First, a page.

Plenty of national and state highways have come under fire from members as being sub-standard, with the NRMA cataloguing results by state regions.
The Pacific Highway topped the list as the worst road in the Newcastle / Hunter Valley, Central Coast and North Coast regions and was voted the worst road in NSW overall.
The New England Highway was third-worst on the Newcastle / Hunter Valley list, but was voted the second worst in the Central West.
Elsewhere in the Central West, the Great Western and Mitchell Highways scored poorly, but it was the Olympic Highway that was voted the worst.
Around the ACT region, the Kings Highway topped the list and was also declared the sixth-worst road in NSW. The Barton Highway was second, and was declared the eighth-worst road in NSW.
Finally, Illawarra residents were more direct with their concerns, voting the Princes Highway at Albion Park Rail the worst in the region, which is still yet to be bypassed.
The notorious Picton Road was second-worst, with the Illawarra Highway and F6 Freeway third and fourth.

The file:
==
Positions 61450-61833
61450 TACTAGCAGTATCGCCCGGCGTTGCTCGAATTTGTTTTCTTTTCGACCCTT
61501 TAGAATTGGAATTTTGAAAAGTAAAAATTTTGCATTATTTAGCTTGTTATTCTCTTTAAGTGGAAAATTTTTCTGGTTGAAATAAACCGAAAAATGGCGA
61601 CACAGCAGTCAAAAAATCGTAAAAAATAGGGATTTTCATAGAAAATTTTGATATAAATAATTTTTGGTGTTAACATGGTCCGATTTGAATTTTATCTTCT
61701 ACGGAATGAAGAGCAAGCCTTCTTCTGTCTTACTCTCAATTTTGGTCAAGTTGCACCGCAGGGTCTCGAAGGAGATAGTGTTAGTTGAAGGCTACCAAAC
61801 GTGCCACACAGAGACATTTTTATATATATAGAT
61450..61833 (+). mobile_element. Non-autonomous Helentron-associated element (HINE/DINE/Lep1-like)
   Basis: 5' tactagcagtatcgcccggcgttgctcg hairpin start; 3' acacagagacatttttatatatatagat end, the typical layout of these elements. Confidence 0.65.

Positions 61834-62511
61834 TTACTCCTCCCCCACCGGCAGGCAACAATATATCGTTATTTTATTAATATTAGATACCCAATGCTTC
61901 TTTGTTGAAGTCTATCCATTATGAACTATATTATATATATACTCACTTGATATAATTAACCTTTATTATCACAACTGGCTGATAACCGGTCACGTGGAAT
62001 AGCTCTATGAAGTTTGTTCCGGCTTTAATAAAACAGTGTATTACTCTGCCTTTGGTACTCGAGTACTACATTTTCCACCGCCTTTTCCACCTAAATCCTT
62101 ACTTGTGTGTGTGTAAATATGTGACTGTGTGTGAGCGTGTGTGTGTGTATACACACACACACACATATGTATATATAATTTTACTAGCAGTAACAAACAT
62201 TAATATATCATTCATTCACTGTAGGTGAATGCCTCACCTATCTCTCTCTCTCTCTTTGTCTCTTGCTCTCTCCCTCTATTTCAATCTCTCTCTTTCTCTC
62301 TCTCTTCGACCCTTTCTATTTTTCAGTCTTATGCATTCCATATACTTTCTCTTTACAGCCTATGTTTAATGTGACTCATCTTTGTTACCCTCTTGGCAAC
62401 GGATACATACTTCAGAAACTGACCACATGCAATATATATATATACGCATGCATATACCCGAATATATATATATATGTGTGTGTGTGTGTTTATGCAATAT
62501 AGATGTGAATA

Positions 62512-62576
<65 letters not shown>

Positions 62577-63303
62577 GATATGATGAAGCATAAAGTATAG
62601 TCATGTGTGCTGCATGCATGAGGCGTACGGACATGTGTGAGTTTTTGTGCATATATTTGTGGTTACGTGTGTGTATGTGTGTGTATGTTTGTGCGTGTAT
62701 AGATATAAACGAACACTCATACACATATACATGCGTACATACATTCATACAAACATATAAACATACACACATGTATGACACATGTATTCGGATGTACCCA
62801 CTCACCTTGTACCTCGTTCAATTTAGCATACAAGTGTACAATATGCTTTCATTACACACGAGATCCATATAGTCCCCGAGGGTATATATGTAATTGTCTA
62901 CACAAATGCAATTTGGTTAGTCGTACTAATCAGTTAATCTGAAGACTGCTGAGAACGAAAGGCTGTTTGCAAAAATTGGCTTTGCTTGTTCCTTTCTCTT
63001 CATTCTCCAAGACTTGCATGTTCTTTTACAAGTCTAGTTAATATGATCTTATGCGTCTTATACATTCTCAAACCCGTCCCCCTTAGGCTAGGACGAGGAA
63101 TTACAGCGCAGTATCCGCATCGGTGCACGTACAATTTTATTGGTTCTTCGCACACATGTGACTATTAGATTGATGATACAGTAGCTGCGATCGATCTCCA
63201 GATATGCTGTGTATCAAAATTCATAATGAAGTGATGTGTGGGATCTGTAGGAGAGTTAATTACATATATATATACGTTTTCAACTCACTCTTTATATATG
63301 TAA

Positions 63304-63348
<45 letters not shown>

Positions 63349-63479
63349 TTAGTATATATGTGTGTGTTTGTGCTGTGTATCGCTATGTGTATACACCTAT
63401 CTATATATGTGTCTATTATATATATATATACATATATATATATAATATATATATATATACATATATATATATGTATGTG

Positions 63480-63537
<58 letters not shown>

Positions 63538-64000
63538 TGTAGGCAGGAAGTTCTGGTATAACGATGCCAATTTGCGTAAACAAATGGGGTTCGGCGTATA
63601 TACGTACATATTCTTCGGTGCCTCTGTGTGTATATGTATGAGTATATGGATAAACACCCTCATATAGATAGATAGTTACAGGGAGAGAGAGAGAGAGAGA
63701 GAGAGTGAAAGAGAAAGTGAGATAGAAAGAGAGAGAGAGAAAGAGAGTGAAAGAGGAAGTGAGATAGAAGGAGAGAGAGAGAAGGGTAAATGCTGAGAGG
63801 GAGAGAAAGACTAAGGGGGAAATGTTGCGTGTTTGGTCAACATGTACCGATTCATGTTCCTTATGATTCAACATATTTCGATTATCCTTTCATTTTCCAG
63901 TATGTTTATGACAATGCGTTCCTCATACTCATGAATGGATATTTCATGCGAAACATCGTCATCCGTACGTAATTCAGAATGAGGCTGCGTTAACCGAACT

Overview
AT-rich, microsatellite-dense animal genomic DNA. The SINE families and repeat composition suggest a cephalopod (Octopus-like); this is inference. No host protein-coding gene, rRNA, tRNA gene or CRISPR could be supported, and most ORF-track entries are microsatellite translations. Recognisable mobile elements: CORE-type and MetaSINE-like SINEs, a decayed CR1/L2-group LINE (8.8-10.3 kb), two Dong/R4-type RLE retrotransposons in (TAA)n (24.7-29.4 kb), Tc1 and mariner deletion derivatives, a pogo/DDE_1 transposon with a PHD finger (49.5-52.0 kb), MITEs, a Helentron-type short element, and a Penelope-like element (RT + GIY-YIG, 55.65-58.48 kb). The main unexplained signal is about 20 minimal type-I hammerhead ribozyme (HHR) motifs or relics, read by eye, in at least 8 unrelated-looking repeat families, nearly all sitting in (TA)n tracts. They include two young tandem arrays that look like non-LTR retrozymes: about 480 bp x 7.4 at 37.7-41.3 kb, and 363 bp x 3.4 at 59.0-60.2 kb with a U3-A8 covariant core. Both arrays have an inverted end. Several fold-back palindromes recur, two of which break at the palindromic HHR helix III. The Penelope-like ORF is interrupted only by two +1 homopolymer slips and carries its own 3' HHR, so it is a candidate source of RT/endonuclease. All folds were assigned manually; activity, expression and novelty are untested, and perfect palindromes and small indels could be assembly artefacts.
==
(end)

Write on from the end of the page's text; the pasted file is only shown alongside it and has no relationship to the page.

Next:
Poor road surfaces, not enough lanes and narrow lanes were the common theme amongst respondents from all over the state, with the pothole-infested Bucketts Way (voted ninth-worst road in NSW) being a good example of these.
NRMA Motoring & Services President Wendy Machin said the survey results showed NSW drivers were once again frustrated with the slow upgrade of the Pacific Highway.
“Thanks to all motorists who took part in this year’s survey, these results will help keep the pressure on the politicians,” Ms Machin said.
“Your support will help make sure important projects like duplicating the Pacific Highway are finished as soon as possible.”
“We want to ensure road issues stay top of mind with the politicians in the lead up to the Federal Election, that’s why we’re asking the community to sign the petition at Demand Better Roads.”
TMR recently attended an innovative NRMA event in Sydney, where residents were asked to voice their discontent in chalk onto the roadways. Members who couldn’t attend were invited to send in their concerns via social media.
The event has travelled to other parts of NSW and the ACT as well, including Canberra, Coffs Harbour and Wagga Wagga.